Eel Brook Common is common land in the London Borough of Hammersmith and Fulham, close to Fulham Broadway, with its south-eastern boundary along New King's Road. According to the Fulham Society, the name actually is a derivative of 'hill brook common' - which relates to Musgrave Crescent, which is raised much higher than the surrounding land. It is believed that this is artificial and it probably was originally a Bronze Age mound - either a raised piece of ground to defend against attackers, or as a burial mound. When you leave Eel Brook Common from the north side, you go up a steep ramp - up onto Musgrave Crescent. It is within the Hammersmith and Fulham Conservation Area of Parsons Green.

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References

  1. "Hammersmith and Fulham Ward population 2011". Neighbourhood Statistics. Office for National Statistics. Retrieved 15 October 2016.
  2. "Parsons Green". Hidden-london.com. Retrieved 7 July 2022.
  3. Hammersmith and Fulham Historic Buildings Group, Local List. Ed. Angela Dixon, Fourth Edition revised September 2004
  4. Denny, Barbara (1997). Fulham Past. London: Historical Publications. pp. 45–8. ISBN   0-948667-43-5.
  5. H. T. Waghorn (1906) The Dawn of Cricket, p.9. Electric Press.
  6. G. B. Buckley (1937) Fresh Light on pre-Victorian Cricket, p.8. Cotterell.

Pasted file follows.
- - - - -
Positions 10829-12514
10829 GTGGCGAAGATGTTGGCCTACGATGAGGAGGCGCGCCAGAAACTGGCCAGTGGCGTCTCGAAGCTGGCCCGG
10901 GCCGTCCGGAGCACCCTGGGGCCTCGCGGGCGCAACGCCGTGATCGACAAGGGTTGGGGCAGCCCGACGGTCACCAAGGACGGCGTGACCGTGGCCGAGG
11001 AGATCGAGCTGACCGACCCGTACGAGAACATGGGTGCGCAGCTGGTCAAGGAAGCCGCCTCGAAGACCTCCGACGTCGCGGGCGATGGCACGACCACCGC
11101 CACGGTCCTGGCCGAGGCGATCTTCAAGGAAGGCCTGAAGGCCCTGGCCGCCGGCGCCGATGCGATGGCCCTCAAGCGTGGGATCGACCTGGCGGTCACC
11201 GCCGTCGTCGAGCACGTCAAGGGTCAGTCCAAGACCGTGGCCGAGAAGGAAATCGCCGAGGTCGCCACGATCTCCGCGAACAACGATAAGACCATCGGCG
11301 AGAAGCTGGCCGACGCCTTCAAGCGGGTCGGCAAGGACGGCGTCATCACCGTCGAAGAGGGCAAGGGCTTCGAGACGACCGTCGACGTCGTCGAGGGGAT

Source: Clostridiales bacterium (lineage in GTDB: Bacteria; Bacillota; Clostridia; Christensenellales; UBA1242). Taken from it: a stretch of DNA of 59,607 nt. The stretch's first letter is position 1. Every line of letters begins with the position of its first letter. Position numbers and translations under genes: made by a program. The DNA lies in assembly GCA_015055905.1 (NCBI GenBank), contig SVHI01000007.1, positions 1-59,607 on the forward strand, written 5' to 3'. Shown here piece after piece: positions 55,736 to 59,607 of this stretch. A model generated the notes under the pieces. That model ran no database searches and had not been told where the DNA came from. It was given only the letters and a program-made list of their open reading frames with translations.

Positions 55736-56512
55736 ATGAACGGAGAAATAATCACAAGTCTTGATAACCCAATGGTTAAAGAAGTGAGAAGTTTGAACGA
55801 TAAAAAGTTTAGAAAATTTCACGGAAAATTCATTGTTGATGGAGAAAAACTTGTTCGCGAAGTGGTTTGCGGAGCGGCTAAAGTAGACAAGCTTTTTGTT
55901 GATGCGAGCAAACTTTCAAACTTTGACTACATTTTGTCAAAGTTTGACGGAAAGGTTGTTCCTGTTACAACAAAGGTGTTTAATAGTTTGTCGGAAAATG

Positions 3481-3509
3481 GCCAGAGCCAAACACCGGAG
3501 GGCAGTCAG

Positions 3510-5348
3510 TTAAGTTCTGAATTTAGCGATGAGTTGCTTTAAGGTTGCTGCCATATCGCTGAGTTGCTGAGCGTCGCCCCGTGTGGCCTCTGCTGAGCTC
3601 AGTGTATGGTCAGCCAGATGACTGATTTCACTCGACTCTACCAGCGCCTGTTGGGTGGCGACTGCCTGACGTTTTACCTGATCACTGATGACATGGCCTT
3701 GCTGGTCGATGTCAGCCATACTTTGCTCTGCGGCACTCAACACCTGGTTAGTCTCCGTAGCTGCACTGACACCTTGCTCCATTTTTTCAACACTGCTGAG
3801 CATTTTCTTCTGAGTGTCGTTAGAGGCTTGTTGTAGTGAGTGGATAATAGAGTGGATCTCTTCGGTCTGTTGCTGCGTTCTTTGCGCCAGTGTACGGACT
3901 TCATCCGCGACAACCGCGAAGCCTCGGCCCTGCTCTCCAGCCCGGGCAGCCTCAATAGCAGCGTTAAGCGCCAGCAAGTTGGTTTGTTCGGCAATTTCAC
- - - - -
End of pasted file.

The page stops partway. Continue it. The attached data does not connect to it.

7. Féret, Charles (1900). Fulham Old and New, vol.I-III. Vol. III. Leadenhall Press.
  8. "The Varsity Students Rag from LATE FLOWERING LUST". YouTube. 30 April 2008. Archived from the original on 21 December 2021. Retrieved 6 October 2019.
  9. Hayley Dixon and Martin Evans (17 September 2017). "Parsons Green attack: 'Iraqi' refugee suspected of trying to bomb Tube 'was spoken to by police several times'". The Telegraph. Retrieved 6 October 2019.{{cite news}}: CS1 maint: uses authors parameter (link)
  10. "Parsons Green Tube bomber Ahmed Hassan's appeal bid rejected". BBC News. Retrieved 6 October 2019.
  11. 1 2 3 "Hammersmith & Fulham Borough Profile 2018" (PDF). Lbhf.gov.uk. Retrieved 7 July 2022.
  12. "Tube blast is terror incident, say police". BBC News. 15 September 2017. Retrieved 15 September 2017.